Late Adulthood and End of Life Paper

In: Philosophy and Psychology

Late Adulthood and End of Life Paper
Yvonne Harris
Matthew Warren
21 November 2011

Late Adulthood and End of Life Paper
As one progresses through the many stages of life and eventually die, there are easily identifiable periods of growth; yet the older one gets the more indiscernible relative changes become. This paper will discuss late adulthood and death, placing emphasis on the following: how individuals can promote health and wellness into late adulthood and mitigate the negative effects of aging, an analysis of ageism and stereotypes associated with late adulthood, an exploration of different views of death and dying at different points in human development, and an examination of the attitudes of various cultures towards death and dying.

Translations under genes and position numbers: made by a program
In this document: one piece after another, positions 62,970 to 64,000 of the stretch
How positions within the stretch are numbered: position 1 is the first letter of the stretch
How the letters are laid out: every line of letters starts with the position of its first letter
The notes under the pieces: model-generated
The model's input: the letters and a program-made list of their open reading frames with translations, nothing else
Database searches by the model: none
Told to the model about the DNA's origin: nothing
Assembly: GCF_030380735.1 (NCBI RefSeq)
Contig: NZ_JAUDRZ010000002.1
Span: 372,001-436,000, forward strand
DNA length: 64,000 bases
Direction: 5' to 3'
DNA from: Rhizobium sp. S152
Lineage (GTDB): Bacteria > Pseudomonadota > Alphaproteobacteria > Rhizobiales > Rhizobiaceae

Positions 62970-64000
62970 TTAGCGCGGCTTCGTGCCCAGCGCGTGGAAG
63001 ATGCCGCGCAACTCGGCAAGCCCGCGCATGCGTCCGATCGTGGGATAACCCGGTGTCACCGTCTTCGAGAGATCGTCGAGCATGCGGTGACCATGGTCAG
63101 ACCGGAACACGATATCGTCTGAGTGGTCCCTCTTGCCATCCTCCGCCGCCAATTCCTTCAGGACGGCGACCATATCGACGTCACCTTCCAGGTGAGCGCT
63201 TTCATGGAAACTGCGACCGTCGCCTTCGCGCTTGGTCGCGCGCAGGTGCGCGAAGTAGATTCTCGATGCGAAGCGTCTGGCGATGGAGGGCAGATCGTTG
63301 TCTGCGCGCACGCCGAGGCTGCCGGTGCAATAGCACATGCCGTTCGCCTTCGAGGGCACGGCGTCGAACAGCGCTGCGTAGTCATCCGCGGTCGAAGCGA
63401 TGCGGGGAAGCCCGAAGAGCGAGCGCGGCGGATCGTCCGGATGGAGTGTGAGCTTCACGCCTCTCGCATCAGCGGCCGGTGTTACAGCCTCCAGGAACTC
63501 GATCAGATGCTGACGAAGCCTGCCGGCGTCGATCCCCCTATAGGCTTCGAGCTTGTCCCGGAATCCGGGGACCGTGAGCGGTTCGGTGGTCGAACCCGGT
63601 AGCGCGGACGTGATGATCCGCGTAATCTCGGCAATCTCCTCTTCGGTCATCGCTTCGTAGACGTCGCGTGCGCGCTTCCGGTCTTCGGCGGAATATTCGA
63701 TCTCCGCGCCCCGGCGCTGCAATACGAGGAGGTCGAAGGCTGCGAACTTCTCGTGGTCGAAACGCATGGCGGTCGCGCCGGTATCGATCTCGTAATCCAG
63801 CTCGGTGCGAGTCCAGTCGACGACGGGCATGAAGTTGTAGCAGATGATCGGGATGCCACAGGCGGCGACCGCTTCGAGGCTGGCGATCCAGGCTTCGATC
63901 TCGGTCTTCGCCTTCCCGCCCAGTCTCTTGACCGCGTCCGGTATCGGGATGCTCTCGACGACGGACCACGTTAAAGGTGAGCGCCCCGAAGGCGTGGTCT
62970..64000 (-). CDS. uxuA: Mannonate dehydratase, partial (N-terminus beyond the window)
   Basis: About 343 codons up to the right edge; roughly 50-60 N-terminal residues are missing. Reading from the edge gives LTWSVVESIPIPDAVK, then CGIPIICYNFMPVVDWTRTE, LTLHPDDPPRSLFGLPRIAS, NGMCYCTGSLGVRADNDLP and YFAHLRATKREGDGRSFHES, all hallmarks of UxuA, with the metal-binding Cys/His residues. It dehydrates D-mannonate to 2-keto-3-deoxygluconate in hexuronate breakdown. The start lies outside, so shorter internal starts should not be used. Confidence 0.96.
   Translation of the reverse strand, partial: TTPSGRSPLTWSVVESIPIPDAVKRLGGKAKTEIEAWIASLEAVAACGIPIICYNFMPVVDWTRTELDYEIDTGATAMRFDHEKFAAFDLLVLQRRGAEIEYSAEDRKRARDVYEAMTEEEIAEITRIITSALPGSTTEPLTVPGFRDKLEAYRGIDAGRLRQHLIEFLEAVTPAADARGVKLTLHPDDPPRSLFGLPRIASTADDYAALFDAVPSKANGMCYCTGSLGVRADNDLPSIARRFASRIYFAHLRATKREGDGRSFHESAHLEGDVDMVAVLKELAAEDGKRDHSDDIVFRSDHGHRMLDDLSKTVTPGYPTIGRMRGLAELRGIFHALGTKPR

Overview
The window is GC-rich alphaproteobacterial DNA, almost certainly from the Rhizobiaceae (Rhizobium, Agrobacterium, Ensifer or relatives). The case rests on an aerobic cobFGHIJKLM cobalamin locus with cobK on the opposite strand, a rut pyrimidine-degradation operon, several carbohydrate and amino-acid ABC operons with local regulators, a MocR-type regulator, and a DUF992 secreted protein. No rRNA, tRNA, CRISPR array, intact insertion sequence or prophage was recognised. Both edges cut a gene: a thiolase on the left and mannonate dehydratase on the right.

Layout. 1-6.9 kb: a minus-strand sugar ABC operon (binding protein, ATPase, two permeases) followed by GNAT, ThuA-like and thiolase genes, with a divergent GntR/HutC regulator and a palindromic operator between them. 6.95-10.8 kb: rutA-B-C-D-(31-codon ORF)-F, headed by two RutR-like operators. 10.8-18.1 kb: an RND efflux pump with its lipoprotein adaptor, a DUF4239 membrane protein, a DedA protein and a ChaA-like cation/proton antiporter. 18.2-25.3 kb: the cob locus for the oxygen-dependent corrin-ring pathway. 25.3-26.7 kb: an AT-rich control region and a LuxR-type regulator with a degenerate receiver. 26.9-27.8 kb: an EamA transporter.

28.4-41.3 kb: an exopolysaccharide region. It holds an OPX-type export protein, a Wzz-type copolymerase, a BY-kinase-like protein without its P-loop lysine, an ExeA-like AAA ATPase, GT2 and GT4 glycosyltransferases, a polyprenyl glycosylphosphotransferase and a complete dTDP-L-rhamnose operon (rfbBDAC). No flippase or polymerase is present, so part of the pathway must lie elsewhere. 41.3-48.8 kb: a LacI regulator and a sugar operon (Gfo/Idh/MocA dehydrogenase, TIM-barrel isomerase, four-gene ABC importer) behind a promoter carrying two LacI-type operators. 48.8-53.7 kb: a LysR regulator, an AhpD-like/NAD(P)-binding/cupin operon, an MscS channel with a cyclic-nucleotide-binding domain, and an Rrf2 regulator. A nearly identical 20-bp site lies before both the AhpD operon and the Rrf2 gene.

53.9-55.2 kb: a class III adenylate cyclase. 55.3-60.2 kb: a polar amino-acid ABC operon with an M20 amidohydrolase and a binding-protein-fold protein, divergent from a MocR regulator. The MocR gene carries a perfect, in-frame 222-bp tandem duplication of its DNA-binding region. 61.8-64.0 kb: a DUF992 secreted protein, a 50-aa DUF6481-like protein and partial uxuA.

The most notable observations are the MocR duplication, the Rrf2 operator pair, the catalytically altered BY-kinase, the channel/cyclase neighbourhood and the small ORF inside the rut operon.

Getting older does not have to mean that one gets sicker. Of course as we age our reflexes slow and the passage of time may appear more noticeably on one’s face. Yes we do get older, all of us; it is called senescence. Senescence is the process of aging and all humans go through it. But as previously stated one does not need to get sicker just because they get older. Some of the ways to promote wellness in an older adult include but are not limited to the following: exercise and dieting, eliminating unhealthy habits such as smoking and excessive alcohol consumption, and establishing healthy personal relationships.
Older adults should be proactive in the pursuit of health and wellness, according to K.S. Berger (2008) some of the health factors that accompany aging are heart disease, diabetes and dementia. All of these health factors can be anticipated and to some point, prevented. As the body ages it is more susceptible to disease and preventive measures need to be taken so that one does not exacerbate this “naturally” occurring phenomenon; an older...

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